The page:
I’ve wanted to do this project for a few months. I saw an article in Martha Stewart Living where they simply drove tacks into a door for decoration and while the door wasn’t upholstered, it gave me the idea to add padding and a great fabric instead of going through the dreaded task of painting a door.
I chose a teal vinyl tablecloth for the fabric for several reasons. 1. I’m addicted to teal, 2. It looks like leather and 3. It was cheaper than leather by about 5x. I had originally taken the closet door off its hinges and stored it in the garage because I had grand ideas for making the inside of my closet 100% organized and stylish for my clients to see how well I have it all together. As most closets go, it was super organized about one day out of the month. Also, with the coming addition to our family, I noticed all over my house, multiple areas that needed better baby-proofing. So I started with the closet door.
I wouldn’t have driven a hundred holes into a nice door – it looked like this before I started:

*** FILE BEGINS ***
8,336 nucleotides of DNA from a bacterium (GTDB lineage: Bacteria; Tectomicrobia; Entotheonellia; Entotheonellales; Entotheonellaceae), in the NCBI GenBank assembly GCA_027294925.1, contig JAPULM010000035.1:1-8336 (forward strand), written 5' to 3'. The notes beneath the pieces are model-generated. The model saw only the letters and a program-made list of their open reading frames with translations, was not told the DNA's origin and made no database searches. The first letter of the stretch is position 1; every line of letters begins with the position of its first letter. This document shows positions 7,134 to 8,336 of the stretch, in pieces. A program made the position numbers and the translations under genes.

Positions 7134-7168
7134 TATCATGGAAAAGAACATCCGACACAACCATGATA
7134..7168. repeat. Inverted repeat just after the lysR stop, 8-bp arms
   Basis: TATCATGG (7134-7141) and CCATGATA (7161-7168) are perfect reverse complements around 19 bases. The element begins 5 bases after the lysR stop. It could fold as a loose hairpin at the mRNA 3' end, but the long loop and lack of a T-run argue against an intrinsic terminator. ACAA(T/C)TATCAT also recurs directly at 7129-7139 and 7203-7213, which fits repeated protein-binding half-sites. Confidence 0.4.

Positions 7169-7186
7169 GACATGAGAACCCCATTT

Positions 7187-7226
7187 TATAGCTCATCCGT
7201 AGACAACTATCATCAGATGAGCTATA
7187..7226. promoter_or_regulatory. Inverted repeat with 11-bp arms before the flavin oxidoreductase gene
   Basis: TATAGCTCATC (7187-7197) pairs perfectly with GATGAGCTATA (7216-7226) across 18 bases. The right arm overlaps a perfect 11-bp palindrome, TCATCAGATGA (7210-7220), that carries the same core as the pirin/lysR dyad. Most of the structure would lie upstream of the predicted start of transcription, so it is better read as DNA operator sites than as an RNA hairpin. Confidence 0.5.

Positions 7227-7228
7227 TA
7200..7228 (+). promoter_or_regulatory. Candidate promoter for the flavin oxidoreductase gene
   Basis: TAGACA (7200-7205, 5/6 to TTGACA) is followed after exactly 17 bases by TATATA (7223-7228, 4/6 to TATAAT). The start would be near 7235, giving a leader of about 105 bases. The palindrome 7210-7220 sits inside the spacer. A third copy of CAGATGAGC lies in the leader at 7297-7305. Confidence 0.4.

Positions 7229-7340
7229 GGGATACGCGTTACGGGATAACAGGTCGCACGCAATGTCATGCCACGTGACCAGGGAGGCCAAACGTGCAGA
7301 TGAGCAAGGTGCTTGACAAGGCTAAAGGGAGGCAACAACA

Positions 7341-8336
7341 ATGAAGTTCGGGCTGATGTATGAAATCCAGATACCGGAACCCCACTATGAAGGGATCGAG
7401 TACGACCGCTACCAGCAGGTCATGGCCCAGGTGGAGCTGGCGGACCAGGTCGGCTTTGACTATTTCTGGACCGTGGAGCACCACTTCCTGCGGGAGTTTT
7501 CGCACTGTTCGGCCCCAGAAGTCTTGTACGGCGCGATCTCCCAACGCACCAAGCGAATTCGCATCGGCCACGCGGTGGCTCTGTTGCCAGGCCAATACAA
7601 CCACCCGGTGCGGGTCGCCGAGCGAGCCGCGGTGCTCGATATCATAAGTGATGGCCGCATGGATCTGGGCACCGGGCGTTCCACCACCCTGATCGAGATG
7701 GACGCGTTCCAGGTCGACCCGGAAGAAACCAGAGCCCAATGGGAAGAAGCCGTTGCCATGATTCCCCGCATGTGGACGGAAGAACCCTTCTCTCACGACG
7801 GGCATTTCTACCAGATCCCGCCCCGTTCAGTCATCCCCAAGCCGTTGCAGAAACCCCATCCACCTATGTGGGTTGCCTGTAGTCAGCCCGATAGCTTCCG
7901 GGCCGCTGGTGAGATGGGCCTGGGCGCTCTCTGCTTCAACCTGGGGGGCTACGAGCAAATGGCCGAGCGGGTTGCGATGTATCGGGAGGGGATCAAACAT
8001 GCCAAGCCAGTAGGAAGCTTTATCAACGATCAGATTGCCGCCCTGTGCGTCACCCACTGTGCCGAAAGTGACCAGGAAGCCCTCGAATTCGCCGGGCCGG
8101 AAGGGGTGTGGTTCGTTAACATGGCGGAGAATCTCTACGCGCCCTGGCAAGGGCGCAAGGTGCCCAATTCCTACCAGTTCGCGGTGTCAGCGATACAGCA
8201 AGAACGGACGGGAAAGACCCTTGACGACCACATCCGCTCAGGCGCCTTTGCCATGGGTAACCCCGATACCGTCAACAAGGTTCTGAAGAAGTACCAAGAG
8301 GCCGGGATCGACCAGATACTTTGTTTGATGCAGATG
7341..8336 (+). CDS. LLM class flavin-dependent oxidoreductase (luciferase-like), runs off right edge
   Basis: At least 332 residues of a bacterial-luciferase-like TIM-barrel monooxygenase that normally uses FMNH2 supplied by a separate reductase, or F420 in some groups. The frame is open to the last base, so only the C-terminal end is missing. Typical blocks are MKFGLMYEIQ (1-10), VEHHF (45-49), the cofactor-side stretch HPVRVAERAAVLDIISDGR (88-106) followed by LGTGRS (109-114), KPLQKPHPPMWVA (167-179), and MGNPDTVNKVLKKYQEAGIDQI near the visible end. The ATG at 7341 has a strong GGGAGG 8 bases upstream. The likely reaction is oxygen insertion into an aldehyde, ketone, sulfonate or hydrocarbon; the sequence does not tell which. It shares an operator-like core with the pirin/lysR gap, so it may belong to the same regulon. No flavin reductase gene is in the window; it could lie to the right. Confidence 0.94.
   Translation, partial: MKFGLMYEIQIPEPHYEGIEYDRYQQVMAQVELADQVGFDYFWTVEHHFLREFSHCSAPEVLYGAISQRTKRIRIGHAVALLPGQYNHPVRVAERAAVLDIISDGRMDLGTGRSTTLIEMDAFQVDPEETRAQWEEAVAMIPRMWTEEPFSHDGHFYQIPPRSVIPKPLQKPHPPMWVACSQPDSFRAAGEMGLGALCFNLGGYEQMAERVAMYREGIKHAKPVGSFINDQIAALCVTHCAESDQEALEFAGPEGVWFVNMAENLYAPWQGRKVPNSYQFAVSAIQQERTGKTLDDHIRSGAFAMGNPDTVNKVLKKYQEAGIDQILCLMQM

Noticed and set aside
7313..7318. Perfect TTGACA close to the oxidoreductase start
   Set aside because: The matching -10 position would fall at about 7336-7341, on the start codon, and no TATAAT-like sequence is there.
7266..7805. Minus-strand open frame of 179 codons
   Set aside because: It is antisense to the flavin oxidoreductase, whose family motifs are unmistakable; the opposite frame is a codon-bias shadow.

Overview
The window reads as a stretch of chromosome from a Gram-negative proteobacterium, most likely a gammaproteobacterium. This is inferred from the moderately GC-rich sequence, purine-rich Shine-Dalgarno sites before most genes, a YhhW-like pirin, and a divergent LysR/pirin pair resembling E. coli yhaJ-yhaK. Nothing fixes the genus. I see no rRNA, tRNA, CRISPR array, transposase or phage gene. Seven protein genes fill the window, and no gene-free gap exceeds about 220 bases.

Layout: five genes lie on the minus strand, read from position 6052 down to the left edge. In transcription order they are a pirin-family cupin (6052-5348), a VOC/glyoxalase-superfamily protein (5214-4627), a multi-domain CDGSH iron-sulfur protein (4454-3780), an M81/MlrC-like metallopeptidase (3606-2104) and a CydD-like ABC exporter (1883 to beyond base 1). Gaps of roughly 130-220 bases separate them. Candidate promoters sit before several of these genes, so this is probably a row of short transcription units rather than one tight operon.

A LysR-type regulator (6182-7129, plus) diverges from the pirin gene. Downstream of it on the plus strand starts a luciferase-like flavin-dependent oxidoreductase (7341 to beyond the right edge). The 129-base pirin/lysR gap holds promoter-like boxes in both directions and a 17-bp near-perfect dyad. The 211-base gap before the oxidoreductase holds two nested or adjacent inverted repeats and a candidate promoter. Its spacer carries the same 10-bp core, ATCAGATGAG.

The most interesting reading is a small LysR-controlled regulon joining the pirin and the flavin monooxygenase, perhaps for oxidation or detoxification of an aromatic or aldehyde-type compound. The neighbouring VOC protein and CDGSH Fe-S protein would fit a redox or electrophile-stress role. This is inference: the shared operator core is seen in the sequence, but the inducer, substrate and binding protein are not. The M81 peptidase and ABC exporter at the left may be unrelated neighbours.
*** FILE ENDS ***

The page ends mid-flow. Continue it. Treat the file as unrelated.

I also removed the doorknob because I wanted to fix a knocker in the center of the door to get a nice old England vibe going, and to avoid having to upholster around a doorknob.
I started by laying the door on the floor of our living room and coating it with fabric glue. I then laid down a piece of quilter’s batting (heavy loft) and trimmed along the edges to make it fit perfectly. Then, I moved the door to my dining table to begin the process of covering it with the vinyl. This step wasn’t so easy and it wasn’t until my dad came to the rescue that I actually got the hang of how to do it. You see, he is a master craftsman and has been a carpenter his whole life and has upholstered his fair share of couches, chairs, etc. So he brought his industrial staple gun (a life saver) and compressor and lent me a BIG set of hands to pull the vinyl tight enough so that there were no bumps or creases and we stapled the vinyl along the sides of the door.
Once it was completely covered, we sketched out a design for the rivets and stapled that design down, which is an insanely genius move on my dad’s part. My talented friend, Kelle, who also knows a thing or two about home decor, told me that in order to save my sanity, I’d BETTER order nail head trim, instead of buying 1,000+ tacks at my local leather shop. Wise girl. The nail head trim looks perfect and you only have to nail down every 5th tack. It’s about $15 for a 10 yard roll! Once I was done, I screwed the antique door knocker I bought off Etsy to the center and voila – a really expensive looking door for about $50 total!
The nail trim – looks legit!
The antique door knocker:
The finished product!